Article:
Securing a Spring Boot Application with Keycloak

In this article, I’m going to show you how to secure a Spring Boot application using Keycloak.

Securing Spring Boot with Keycloak - ThomasVItale.com

Before doing that, I’d like to briefly recall what I’ve done so far.

First, I highlighted the main features of Keycloak used in this series and explained how to install and boot the Keycloak server.

Then, I set Keycloak with some basic configurations to use it for securing a web application (providing it with authentication and authorisation).

In this article, I’ll talk about how to:

    1. Create a client in Keycloak;
    2. Set up the Spring Boot application;
    3. Define the application resources;
    4. Add access policies based on user roles.

You can check out the full source code of the demo project I’m going to build on GitHub.

Let’s get started!

Create a Client in Keycloak

The first step in securing a web application with Keycloak is creating a client. But what is a client?

“Clients are entities that can request authentication of a user.”

In this context, a client represents a web application that wants to use Keycloak to authenticate and authorise users.

To create a new client, go to Clients and then click Create.

Keycloak screen for Clients
Keycloak Clients Page

Fill in the form to add a new client by providing the following information:

  • Client ID: the string used to identify the client, I’ve chosen app-client;
  • Client Protocol: I want to use OpenID Connect (OIDC), so I’ve chosen openid-connect;
  • Root URL: the root URL of your web application, for me it’s http://localhost:8080.

Keycloak window to create a new client

Once you create the client, a new page opens with further fields to configure it. Make sure you set the following options in this way:

  • Access Type: public;
  • Enabled: ON;
  • Standard Flow Enabled: ON.

The Access Type option defines the type of the client. As explained in the documentation, “Public access type is for client-side clients that need to perform a browser login”, that is exactly what I want.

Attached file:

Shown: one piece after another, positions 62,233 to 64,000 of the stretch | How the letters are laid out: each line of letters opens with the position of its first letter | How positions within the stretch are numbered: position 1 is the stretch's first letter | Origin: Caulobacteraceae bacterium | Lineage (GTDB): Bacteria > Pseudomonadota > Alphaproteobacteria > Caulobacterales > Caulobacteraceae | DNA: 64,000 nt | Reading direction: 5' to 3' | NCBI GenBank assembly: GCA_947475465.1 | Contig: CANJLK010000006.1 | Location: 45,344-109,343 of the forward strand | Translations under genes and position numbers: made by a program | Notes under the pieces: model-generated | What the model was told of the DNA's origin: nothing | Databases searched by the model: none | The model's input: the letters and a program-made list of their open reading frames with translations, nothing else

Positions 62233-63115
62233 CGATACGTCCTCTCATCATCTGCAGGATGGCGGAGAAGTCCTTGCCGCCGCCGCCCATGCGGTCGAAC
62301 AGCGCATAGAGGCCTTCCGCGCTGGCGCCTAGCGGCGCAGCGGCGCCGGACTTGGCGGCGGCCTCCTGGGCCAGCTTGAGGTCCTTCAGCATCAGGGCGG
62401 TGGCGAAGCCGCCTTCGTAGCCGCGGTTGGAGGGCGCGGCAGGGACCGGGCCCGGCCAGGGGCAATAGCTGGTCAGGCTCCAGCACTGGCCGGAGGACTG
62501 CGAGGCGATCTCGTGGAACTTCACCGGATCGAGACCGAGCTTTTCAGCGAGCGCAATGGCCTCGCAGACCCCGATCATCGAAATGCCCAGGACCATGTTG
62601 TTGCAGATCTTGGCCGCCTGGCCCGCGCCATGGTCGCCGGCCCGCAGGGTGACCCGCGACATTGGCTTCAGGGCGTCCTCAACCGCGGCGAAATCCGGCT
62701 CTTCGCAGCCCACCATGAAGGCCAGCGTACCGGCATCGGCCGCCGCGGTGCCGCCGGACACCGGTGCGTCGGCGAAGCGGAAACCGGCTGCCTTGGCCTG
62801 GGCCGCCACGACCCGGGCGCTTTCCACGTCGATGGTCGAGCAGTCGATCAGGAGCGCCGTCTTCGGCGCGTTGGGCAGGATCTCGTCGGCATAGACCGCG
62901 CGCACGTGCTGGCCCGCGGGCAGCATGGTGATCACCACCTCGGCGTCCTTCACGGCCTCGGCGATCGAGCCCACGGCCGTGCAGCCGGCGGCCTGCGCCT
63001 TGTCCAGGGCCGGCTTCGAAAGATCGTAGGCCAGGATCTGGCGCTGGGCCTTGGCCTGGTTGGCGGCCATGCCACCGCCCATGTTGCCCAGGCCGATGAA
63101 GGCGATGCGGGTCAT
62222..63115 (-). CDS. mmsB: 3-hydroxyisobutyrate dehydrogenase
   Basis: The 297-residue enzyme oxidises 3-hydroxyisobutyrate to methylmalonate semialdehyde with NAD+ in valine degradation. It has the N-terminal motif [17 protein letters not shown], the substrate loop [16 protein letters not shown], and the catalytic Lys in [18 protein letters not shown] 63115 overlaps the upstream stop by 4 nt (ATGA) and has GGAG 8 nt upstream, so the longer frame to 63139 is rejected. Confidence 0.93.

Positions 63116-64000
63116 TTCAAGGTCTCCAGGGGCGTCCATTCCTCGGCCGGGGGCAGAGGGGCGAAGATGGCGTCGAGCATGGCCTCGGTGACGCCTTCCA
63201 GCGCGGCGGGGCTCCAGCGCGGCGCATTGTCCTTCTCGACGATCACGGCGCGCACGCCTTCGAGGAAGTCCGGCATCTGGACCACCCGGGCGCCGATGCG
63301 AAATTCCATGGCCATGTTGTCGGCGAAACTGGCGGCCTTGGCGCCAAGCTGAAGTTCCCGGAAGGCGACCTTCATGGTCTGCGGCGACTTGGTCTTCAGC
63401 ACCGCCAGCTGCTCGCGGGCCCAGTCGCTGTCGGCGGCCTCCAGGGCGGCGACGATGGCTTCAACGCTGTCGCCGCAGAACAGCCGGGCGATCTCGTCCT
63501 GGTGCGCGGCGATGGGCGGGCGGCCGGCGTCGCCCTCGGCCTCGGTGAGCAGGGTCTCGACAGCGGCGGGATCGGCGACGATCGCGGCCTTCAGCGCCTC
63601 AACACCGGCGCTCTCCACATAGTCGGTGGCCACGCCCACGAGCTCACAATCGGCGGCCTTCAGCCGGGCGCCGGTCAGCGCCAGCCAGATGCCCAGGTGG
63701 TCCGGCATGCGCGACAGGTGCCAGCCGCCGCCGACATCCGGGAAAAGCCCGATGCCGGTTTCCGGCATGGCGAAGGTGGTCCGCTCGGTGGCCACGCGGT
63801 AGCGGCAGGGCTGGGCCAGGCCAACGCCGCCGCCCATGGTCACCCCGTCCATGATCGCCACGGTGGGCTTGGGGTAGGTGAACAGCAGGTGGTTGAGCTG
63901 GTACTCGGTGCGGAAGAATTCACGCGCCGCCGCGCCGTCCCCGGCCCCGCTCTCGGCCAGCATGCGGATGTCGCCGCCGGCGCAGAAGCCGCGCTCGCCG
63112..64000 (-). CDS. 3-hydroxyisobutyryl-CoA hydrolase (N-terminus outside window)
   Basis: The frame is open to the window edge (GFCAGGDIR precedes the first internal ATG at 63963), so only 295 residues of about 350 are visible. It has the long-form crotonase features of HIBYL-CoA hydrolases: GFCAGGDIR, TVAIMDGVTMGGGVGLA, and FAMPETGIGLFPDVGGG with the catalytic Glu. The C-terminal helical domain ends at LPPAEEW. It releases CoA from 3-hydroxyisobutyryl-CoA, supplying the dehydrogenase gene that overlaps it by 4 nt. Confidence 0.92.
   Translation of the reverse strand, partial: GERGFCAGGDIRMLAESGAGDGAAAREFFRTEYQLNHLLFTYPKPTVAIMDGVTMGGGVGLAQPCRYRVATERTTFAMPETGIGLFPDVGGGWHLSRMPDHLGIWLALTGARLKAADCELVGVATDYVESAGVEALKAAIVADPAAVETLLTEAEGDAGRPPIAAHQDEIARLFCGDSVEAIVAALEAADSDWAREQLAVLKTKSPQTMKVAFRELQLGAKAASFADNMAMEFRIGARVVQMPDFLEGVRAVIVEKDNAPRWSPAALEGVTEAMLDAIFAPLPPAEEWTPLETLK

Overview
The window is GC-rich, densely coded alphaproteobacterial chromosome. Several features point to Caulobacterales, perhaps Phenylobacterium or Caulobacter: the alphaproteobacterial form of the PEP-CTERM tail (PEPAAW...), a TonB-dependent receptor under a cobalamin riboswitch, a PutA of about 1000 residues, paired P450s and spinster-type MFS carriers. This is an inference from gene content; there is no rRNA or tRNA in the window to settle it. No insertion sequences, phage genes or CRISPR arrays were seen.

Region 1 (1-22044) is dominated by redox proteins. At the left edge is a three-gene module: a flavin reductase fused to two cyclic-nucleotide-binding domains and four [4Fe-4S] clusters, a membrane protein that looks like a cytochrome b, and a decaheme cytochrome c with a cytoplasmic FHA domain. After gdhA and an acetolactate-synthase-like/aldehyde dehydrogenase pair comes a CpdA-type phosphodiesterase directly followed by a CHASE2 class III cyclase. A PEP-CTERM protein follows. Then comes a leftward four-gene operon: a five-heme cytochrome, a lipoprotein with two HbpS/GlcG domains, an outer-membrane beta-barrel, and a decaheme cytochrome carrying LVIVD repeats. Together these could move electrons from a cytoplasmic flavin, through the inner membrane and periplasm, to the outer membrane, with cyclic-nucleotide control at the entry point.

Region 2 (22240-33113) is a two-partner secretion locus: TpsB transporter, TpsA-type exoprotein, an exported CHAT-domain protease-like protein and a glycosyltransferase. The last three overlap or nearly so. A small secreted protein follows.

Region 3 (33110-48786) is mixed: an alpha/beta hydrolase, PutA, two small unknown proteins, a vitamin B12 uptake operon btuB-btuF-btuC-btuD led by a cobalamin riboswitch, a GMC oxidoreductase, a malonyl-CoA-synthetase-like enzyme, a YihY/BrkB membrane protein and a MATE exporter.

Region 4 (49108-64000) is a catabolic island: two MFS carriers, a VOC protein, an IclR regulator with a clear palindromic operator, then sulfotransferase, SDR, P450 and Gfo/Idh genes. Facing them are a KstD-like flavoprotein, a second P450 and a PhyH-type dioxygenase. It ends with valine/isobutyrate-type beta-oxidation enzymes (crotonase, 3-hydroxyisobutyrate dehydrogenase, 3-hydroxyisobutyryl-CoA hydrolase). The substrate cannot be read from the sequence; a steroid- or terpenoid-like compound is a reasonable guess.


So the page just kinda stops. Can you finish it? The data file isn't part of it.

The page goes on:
Since the access to the client will be public, for security reasons, it’s essential that you restrict it by setting the redirect URIs correctly. Keycloak automatically generates them from the Root URL, but you can add more of them. The more specific you are, the better.

Moreover, it’s critical to enable HTTPS on your application to encrypt the data exchanged with the server and prevent third-parties from intercept sensitive data.

The Enabled option allows turning on and off the client for requesting authentication.

The Standard Flow Enabled property is used to activate the Authorization Code Flow as defined in the OIDC standard. It’s the recommended protocol to use for authenticating and authorising browser-based applications.

I think it could be helpful illustrating the flow from the user point of view:

  1. A user visits the application on a browser and tries to access a protected resource;
  2. The application redirects the user to the Keycloak login page;
  3. The user enters their own username and password;
  4. Keycloak authenticates the user;
  5. If the authentication succeeds, Keycloak will redirect the user to the protected resource of the application.

In the background, Keycloak provides the application with two tokens as defined by the OIDC protocol:

  • An Identity Token, which contains information about the logged user such as the username and the email.